Isaac Newton is an elegantly written, insightful work that brings Newton to life and does him justice. Its brevity, which may or may not have been premeditated, seems to have resulted from a rare and relentless insistence on saying solely what can be said confidently and afresh.
Gleick's most renowned writing falls into one of two categories: vivid character studies or broad syntheses of scientific trends. Here, he fuses the two genres with a biography of the man who was emblematic of a new scientific paradigm, but this short study falls a bit short on both counts. The author aims to "ground this book as wholly as possible in its time; in the texts," and his narrative relies heavily on direct quotations from Newton's papers, extensively documented with more than 60 pages of notes. While his attention to historical detail is impressive, Gleick's narrative aims somewhere between academic and popular history, and his take on Newton feels a bit at arms-length, only matching the vibrancy of his Feynman biography at moments (particularly when describing Newton's disputes with such competitors as Robert Hooke or Leibniz). As might be expected, Gleick's descriptions of Newton's scientific breakthroughs are clear and engaging, and his book is strongest when discussing the shift to a mathematical view of the world that Newton championed. In the end, this is a perfectly serviceable overview of Newton's life and work, and will bring this chapter in the history of science to a broader audience, but it lacks the depth one hopes for from a writer of Gleick's abilities. Agent, Michael Carlisle. (May 16) Forecast: Despite the book's flaws, its brevity and Gleick's reputation may make this the perfect intro to Newton for readers new to him or to science. It could generate good sales. Copyright 2003 Reed Business Information.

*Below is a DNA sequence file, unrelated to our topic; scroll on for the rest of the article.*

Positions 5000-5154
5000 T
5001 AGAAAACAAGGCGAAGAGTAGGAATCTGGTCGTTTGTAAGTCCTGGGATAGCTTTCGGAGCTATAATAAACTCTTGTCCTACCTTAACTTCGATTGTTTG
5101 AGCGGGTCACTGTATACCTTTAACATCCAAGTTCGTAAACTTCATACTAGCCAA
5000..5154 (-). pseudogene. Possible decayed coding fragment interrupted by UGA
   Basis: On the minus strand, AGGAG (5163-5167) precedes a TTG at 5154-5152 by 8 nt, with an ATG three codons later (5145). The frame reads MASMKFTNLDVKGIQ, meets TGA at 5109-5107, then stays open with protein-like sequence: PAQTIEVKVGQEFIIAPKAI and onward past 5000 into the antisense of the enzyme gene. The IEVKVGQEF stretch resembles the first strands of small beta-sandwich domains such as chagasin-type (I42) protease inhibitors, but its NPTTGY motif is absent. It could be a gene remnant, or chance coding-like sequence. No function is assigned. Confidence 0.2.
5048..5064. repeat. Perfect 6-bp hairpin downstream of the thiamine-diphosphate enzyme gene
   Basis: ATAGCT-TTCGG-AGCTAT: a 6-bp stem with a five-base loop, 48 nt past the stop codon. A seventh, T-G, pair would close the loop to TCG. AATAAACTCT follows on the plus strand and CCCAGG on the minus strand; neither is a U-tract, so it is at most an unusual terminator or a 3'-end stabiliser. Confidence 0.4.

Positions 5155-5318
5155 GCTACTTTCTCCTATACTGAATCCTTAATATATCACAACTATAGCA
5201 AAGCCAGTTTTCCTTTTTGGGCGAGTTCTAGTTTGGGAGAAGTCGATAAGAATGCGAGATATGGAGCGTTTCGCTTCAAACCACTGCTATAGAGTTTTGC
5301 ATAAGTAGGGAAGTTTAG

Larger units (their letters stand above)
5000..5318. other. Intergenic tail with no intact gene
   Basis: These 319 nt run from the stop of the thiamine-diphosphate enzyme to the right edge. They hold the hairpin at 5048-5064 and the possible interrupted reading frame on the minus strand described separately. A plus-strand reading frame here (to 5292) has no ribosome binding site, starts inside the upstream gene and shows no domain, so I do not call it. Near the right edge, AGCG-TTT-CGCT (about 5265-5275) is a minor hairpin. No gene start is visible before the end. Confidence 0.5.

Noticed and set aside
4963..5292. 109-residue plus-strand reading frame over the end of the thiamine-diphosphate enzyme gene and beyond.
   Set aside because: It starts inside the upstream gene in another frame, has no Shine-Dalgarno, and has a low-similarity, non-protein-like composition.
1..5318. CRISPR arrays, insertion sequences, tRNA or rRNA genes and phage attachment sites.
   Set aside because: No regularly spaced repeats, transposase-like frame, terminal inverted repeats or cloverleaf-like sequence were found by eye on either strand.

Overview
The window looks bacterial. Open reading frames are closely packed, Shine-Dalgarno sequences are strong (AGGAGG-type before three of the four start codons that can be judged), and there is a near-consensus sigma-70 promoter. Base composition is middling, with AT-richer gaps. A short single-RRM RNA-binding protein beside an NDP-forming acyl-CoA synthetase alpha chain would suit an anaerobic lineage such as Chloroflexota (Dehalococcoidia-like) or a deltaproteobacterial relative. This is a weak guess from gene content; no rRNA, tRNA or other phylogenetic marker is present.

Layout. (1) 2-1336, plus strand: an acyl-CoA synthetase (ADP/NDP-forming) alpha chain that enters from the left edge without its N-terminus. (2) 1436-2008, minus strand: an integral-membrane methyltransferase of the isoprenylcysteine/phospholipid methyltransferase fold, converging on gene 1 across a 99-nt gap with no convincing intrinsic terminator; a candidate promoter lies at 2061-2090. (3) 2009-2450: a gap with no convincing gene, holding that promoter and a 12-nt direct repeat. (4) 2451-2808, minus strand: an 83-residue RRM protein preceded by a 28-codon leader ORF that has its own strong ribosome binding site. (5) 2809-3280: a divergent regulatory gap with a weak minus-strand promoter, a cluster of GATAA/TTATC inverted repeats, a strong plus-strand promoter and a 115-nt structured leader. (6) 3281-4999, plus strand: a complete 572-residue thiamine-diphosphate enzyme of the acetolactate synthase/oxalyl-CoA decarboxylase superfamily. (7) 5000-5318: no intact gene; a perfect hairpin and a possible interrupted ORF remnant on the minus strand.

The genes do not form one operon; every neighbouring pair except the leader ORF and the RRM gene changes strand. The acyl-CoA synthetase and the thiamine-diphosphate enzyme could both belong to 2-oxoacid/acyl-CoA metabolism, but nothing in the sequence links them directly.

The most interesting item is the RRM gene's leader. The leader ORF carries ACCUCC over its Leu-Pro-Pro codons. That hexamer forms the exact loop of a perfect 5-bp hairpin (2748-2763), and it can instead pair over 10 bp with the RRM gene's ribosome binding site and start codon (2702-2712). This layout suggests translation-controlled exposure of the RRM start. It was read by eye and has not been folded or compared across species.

This short biography, a New York Times Notable Book in hardcover, is remarkably clear, despite its sometimes-difficult scientific subject matter. The book is relatively brief and includes a few scattered, helpful illustrations. Gleick probes some of Newton's personal idiosyncrasies without engaging in wild speculation, and he renders the heart and soul of Newton's physics with simple (but not simplistic) formulations. I doubt students will find any life of the man more accessible. There are good notes and source lists, as well as an index with useful subheadings. KLIATT Codes: SARecommended for senior high school students, advanced students, and adults. 2003, Random House, Vintage, 272p. illus. notes. bibliog. index., Ages 15 to adult.
The author of Genius, the acclaimed biography of Richard Feynman, Gleick has produced a very accessible, well-researched, and enjoyable portrait of Isaac Newton. Writing for general readers, he tones down the inevitable mathematics to a manageable level, presenting his subject in his scientific glory and in his less well known roles of heretic, alchemist, and recluse; he also reveals how Newton's mathematical ideas were instrumental in creating what we now call the scientific worldview. If your collection needs a more scholarly and in-depth work on Newton, you should also consider Richard Westfall's The Life of Isaac Newton and Patricia Fara's Newton: The Making of a Genius. For a good look at Newton's alchemical and mystical side, see Michael White's Isaac Newton: The Last Sorcerer. With extensive notes and a bibliography, Gleick's latest work is highly recommended for public and general collections. [Previewed in Prepub Alert, LJ 1/03.]-Eric D. Albright, Tufts Univ. Health Science Lib., Boston Copyright 2003 Reed Business Information.